All data and commentary as of October 9, 2023.

As we enter the final stretch of 2023, financial markets have continued to leave investors conflicted. Economic data in recent months has been stronger than expected for the most part, but a more hawkish Fed tone has left markets bracing for a “higher for longer” rate environment amid mounting political and economic headwinds.

After 18 months of consistent and aggressive rate hikes, the Fed decided to leave rates unchanged at 5.25%-5.50% in their September meeting. While most analysts expect one more 0.25% rate hike before year end followed by an extended pause, the more aggressive tone that has been taken by Fed Chair Jerome Powell in recent statements has forced those who expected rate cuts early next year to temper their expectations. While we may not see rates begin to actually decrease until later next year, the FOMC is signaling to markets that their rate hike campaign is nearing its end. For investors, this means we may be at an opportune time to reposition the bond sleeve of portfolios to take advantage of the capital appreciation we will see across fixed income markets as rates peak and eventually begin to fall.

Political headwinds also dampened market returns in recent weeks, with the U.S. narrowly avoiding a government shutdown as Congress struggles to agree to a fiscal budget to support government spending. While government shutdowns can result in real issues for furloughed workers who are subject to their pay being suspended during these periods, previous shutdowns have shown us that the effect on the economy is typically negligible, and any stock market correction associated with government shutdowns is reversed quickly once the shutdown ends. While our national debt and deficit levels are an issue that will need to be addressed and reversed in the long term, short periods of government shutdowns typically have little impact on the investment portfolio of a well diversified, long term investor.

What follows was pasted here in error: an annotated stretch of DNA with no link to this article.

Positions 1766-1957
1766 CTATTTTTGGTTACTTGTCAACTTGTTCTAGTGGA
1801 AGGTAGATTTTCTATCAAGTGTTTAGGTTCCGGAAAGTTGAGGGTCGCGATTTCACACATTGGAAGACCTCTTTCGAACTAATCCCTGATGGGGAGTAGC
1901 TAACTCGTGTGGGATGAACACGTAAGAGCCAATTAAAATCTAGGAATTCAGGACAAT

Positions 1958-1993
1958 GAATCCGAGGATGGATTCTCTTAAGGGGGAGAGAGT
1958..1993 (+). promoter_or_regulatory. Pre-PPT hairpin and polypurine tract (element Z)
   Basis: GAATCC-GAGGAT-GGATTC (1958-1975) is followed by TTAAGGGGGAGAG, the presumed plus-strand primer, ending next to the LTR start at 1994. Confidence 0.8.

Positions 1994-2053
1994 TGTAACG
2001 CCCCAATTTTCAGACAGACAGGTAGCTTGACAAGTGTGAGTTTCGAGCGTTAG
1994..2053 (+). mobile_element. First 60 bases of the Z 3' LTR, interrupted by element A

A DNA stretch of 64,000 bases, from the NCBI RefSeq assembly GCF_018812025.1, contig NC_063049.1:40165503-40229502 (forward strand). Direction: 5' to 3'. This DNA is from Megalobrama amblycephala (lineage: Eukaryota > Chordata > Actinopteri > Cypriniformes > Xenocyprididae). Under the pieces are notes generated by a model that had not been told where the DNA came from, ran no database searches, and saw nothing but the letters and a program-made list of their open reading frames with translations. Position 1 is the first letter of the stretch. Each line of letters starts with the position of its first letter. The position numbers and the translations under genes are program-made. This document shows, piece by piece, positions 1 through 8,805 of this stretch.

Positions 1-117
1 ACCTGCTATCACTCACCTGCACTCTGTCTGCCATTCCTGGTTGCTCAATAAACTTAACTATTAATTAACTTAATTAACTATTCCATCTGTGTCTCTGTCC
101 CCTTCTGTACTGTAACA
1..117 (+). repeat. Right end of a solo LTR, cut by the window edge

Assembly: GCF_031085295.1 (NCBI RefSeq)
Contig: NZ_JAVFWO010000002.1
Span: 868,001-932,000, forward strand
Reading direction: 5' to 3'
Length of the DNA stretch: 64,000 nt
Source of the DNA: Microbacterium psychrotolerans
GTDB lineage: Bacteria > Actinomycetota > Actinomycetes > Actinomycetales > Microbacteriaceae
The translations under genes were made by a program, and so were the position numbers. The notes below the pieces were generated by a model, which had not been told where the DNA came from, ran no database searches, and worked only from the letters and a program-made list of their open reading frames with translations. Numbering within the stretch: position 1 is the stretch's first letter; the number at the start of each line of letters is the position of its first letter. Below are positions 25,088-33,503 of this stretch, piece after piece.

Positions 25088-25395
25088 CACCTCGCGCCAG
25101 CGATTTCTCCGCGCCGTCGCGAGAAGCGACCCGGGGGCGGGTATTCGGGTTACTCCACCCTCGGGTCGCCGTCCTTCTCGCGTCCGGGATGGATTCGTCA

The economic and political headwinds mentioned above resulted in a disappointing quarter for investors across most markets return wise, with nearly every asset class slightly negative for the third quarter (with the exception of commodities and cash). After experiencing a period of explosive returns for the first half of the year, the Magnificent 7 (a group of large tech stocks like Apple, Tesla, Nvidia, and Meta) have started to show a loss of momentum over the past couple of months. Only 3 stocks in this group logged positive returns for the quarter (Alphabet, Meta, and Nvidia), while Tesla, Microsoft, Amazon, and Apple were all down for the period. While these stocks are more risky and volatile than a broad equity index, it is still worth paying attention to these trends – as these 7 stocks make up nearly 30% of the S&P 500’s total market cap and have a large role in determining the returns of the index as a whole.

As far as client portfolios are concerned, we are currently in the process of implementing some changes to our models to adjust to some of the economic shifts we see taking place. As eluded to previously, we believe now is an opportune time to reposition bonds for a peaking (and eventually falling) rate environment by extending duration within the fixed income sleeve of portfolios. We are also using this as an opportunity to add some new, more tax efficient and less expensive securities to taxable accounts to further reduce the impact on returns caused by tax drag and fund fees. Please don’t hesitate to reach out if you have any questions about your portfolio or these changes, and we look forward to seeing you soon!

Jake Fromm | Lead Investment Analyst, CFS® | It is our mission to help you think differently about your wealth so you can LIVE WELLthy™ today and tomorrow.


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